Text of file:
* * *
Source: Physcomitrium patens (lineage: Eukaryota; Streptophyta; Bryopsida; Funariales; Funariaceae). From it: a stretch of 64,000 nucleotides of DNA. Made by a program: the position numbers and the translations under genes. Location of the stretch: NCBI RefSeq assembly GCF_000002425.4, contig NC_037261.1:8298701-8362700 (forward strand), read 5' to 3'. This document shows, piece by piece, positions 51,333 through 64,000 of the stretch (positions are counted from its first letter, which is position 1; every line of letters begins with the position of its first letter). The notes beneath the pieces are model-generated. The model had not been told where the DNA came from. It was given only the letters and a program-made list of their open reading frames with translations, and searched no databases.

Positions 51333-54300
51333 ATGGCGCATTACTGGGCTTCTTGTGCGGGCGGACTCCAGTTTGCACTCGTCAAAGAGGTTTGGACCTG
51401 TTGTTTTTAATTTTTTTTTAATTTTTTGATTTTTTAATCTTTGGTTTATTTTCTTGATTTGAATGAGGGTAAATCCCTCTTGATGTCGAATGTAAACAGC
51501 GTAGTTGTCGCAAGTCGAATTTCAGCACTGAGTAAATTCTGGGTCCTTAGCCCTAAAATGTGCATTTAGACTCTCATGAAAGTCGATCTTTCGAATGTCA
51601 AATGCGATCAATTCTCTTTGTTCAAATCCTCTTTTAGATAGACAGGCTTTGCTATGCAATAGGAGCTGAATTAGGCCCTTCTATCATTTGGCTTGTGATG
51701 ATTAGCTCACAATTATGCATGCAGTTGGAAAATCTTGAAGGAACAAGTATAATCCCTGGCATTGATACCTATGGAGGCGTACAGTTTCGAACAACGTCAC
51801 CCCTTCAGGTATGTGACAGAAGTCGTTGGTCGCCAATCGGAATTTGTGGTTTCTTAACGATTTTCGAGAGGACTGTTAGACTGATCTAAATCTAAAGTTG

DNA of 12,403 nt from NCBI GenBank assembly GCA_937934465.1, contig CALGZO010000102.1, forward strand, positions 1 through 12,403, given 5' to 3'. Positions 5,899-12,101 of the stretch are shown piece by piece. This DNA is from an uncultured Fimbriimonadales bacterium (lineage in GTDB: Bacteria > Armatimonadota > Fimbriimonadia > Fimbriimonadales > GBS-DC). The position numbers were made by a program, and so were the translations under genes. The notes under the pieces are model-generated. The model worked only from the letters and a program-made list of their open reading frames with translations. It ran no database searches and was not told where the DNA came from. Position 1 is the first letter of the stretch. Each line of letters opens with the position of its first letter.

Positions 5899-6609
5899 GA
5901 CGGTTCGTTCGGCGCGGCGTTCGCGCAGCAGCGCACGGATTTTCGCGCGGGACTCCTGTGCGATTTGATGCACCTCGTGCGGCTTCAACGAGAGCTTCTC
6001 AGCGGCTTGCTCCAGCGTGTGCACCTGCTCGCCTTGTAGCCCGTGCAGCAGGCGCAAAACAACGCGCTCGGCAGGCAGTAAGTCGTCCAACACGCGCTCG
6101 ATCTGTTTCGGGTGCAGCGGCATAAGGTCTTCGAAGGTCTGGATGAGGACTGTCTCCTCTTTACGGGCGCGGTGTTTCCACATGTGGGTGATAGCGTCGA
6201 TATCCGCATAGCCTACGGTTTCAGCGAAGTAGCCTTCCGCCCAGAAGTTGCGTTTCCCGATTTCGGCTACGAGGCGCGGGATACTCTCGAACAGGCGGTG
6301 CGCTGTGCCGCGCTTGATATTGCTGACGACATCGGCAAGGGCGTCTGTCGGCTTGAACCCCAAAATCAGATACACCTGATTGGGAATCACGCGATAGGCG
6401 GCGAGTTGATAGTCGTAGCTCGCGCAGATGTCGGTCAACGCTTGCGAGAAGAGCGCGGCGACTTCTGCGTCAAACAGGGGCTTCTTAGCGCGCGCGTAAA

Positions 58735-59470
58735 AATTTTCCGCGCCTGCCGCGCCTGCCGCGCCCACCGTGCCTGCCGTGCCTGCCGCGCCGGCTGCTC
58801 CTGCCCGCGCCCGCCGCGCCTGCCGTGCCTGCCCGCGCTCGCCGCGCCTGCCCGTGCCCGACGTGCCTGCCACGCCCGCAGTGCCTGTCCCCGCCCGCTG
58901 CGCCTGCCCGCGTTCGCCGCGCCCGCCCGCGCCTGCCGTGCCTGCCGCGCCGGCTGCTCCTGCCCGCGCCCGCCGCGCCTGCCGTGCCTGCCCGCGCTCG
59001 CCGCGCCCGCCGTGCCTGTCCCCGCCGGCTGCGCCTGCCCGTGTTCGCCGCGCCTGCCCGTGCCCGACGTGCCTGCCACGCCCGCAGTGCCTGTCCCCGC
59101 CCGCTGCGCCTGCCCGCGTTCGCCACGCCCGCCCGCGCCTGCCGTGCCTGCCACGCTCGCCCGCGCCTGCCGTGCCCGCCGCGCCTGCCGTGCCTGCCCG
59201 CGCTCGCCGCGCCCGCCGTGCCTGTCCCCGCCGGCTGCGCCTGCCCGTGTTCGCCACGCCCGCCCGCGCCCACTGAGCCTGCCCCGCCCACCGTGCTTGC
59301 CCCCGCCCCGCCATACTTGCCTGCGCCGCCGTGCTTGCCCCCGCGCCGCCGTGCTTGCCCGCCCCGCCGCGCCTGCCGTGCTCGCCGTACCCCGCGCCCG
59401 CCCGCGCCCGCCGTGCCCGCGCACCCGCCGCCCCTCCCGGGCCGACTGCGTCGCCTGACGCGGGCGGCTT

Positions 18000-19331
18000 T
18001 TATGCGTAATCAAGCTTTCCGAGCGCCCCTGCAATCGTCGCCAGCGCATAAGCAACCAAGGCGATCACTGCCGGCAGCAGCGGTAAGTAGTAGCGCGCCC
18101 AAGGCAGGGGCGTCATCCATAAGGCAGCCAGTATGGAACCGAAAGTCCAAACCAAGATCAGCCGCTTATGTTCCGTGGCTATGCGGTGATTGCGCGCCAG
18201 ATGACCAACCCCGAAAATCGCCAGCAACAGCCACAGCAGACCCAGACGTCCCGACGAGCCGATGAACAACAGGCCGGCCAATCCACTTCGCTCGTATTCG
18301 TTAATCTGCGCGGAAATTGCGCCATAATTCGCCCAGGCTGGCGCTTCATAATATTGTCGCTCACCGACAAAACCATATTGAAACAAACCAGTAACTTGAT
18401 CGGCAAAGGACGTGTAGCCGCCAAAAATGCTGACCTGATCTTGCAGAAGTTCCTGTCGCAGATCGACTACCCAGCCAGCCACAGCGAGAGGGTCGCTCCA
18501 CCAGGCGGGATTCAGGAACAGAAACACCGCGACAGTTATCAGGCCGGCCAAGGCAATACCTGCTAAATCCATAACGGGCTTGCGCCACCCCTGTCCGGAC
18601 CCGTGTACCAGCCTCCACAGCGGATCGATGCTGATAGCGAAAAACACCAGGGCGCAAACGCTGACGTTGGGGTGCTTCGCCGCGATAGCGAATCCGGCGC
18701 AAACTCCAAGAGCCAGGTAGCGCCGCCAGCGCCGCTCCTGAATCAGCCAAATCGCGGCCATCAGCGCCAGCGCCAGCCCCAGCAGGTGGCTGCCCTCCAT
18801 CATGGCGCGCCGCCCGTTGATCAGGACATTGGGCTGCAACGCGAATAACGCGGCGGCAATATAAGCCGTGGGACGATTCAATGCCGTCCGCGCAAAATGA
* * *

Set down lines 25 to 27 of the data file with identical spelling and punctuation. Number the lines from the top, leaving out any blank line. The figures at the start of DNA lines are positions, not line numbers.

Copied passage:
59301 CCCCGCCCCGCCATACTTGCCTGCGCCGCCGTGCTTGCCCCCGCGCCGCCGTGCTTGCCCGCCCCGCCGCGCCTGCCGTGCTCGCCGTACCCCGCGCCCG
59401 CCCGCGCCCGCCGTGCCCGCGCACCCGCCGCCCCTCCCGGGCCGACTGCGTCGCCTGACGCGGGCGGCTT

Positions 18000-19331